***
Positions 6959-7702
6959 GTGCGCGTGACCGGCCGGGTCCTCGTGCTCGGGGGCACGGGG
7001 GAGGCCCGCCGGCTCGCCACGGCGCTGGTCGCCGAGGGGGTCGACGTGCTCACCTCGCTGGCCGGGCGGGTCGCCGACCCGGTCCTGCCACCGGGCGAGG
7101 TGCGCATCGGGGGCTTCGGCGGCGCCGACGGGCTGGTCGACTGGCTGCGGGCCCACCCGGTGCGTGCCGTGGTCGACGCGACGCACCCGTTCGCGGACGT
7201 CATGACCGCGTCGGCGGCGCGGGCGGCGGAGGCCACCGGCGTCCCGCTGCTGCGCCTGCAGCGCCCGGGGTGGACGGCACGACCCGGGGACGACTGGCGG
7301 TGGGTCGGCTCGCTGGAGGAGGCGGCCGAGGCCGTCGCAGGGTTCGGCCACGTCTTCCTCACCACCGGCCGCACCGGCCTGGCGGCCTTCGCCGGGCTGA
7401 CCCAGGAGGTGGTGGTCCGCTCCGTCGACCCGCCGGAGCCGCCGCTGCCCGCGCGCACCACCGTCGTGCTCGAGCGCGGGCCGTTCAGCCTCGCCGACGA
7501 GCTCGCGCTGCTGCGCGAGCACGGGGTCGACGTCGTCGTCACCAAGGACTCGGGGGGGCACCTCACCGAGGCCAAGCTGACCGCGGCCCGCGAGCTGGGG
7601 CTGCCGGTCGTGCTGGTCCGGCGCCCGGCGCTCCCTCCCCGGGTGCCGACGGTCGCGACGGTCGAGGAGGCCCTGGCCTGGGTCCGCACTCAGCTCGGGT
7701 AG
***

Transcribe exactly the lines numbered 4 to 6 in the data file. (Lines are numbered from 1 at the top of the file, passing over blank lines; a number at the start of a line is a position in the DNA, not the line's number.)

7101 TGCGCATCGGGGGCTTCGGCGGCGCCGACGGGCTGGTCGACTGGCTGCGGGCCCACCCGGTGCGTGCCGTGGTCGACGCGACGCACCCGTTCGCGGACGT
7201 CATGACCGCGTCGGCGGCGCGGGCGGCGGAGGCCACCGGCGTCCCGCTGCTGCGCCTGCAGCGCCCGGGGTGGACGGCACGACCCGGGGACGACTGGCGG
7301 TGGGTCGGCTCGCTGGAGGAGGCGGCCGAGGCCGTCGCAGGGTTCGGCCACGTCTTCCTCACCACCGGCCGCACCGGCCTGGCGGCCTTCGCCGGGCTGA